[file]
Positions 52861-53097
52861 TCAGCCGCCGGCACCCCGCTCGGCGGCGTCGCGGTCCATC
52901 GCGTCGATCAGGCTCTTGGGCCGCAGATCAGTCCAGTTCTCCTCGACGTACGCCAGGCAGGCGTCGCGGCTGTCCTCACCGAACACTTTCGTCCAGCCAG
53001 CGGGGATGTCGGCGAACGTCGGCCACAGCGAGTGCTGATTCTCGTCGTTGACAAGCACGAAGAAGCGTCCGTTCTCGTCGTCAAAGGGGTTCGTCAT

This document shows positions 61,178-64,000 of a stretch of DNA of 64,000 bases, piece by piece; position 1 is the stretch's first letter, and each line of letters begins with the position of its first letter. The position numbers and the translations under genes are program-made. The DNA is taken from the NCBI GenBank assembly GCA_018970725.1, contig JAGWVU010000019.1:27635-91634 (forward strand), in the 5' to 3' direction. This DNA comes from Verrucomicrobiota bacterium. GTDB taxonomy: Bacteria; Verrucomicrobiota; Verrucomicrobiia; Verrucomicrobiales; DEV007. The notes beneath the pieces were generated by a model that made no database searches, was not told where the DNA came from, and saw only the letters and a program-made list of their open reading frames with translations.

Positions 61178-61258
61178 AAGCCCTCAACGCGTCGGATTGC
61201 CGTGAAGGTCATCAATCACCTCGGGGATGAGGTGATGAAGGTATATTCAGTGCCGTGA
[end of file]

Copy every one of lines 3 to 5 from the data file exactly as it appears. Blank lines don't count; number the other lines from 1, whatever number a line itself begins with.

52901 GCGTCGATCAGGCTCTTGGGCCGCAGATCAGTCCAGTTCTCCTCGACGTACGCCAGGCAGGCGTCGCGGCTGTCCTCACCGAACACTTTCGTCCAGCCAG
53001 CGGGGATGTCGGCGAACGTCGGCCACAGCGAGTGCTGATTCTCGTCGTTGACAAGCACGAAGAAGCGTCCGTTCTCGTCGTCAAAGGGGTTCGTCAT

This document shows positions 61,178-64,000 of a stretch of DNA of 64,000 bases, piece by piece; position 1 is the stretch's first letter, and each line of letters begins with the position of its first letter. The position numbers and the translations under genes are program-made. The DNA is taken from the NCBI GenBank assembly GCA_018970725.1, contig JAGWVU010000019.1:27635-91634 (forward strand), in the 5' to 3' direction. This DNA comes from Verrucomicrobiota bacterium. GTDB taxonomy: Bacteria; Verrucomicrobiota; Verrucomicrobiia; Verrucomicrobiales; DEV007. The notes beneath the pieces were generated by a model that made no database searches, was not told where the DNA came from, and saw only the letters and a program-made list of their open reading frames with translations.